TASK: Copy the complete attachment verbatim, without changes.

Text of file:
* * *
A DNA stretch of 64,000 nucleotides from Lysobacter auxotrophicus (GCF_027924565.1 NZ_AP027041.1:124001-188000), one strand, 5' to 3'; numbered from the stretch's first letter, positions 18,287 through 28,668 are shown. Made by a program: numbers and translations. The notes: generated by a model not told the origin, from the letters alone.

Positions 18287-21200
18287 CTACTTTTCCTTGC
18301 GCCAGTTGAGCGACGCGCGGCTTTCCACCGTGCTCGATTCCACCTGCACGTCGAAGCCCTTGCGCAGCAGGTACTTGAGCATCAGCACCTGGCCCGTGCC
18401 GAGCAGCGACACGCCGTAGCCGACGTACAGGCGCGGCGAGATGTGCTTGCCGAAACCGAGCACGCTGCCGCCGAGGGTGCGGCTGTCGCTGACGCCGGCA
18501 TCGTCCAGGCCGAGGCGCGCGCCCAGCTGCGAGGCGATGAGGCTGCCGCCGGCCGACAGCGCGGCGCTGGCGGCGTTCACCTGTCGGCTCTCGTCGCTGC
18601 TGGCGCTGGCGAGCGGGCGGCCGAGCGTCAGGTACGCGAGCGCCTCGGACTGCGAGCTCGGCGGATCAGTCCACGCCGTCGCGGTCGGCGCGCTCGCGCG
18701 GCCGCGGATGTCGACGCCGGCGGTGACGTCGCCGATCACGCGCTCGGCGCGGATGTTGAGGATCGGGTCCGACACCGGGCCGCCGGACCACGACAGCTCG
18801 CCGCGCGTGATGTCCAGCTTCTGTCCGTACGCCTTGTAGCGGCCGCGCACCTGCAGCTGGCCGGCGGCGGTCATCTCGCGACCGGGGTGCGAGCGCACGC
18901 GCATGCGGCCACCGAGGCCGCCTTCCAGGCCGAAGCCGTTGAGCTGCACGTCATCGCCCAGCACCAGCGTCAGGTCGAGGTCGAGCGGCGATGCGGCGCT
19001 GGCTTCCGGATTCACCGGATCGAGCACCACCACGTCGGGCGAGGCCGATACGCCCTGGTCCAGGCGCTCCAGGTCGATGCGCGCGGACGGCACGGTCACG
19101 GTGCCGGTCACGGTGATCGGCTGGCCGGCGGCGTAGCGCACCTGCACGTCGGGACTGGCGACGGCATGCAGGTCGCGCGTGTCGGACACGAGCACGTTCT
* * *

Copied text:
A DNA stretch of 64,000 nucleotides from Lysobacter auxotrophicus (GCF_027924565.1 NZ_AP027041.1:124001-188000), one strand, 5' to 3'; numbered from the stretch's first letter, positions 18,287 through 28,668 are shown. Made by a program: numbers and translations. The notes: generated by a model not told the origin, from the letters alone.

Positions 18287-21200
18287 CTACTTTTCCTTGC
18301 GCCAGTTGAGCGACGCGCGGCTTTCCACCGTGCTCGATTCCACCTGCACGTCGAAGCCCTTGCGCAGCAGGTACTTGAGCATCAGCACCTGGCCCGTGCC
18401 GAGCAGCGACACGCCGTAGCCGACGTACAGGCGCGGCGAGATGTGCTTGCCGAAACCGAGCACGCTGCCGCCGAGGGTGCGGCTGTCGCTGACGCCGGCA
18501 TCGTCCAGGCCGAGGCGCGCGCCCAGCTGCGAGGCGATGAGGCTGCCGCCGGCCGACAGCGCGGCGCTGGCGGCGTTCACCTGTCGGCTCTCGTCGCTGC
18601 TGGCGCTGGCGAGCGGGCGGCCGAGCGTCAGGTACGCGAGCGCCTCGGACTGCGAGCTCGGCGGATCAGTCCACGCCGTCGCGGTCGGCGCGCTCGCGCG
18701 GCCGCGGATGTCGACGCCGGCGGTGACGTCGCCGATCACGCGCTCGGCGCGGATGTTGAGGATCGGGTCCGACACCGGGCCGCCGGACCACGACAGCTCG
18801 CCGCGCGTGATGTCCAGCTTCTGTCCGTACGCCTTGTAGCGGCCGCGCACCTGCAGCTGGCCGGCGGCGGTCATCTCGCGACCGGGGTGCGAGCGCACGC
18901 GCATGCGGCCACCGAGGCCGCCTTCCAGGCCGAAGCCGTTGAGCTGCACGTCATCGCCCAGCACCAGCGTCAGGTCGAGGTCGAGCGGCGATGCGGCGCT
19001 GGCTTCCGGATTCACCGGATCGAGCACCACCACGTCGGGCGAGGCCGATACGCCCTGGTCCAGGCGCTCCAGGTCGATGCGCGCGGACGGCACGGTCACG
19101 GTGCCGGTCACGGTGATCGGCTGGCCGGCGGCGTAGCGCACCTGCACGTCGGGACTGGCGACGGCATGCAGGTCGCGCGTGTCGGACACGAGCACGTTCT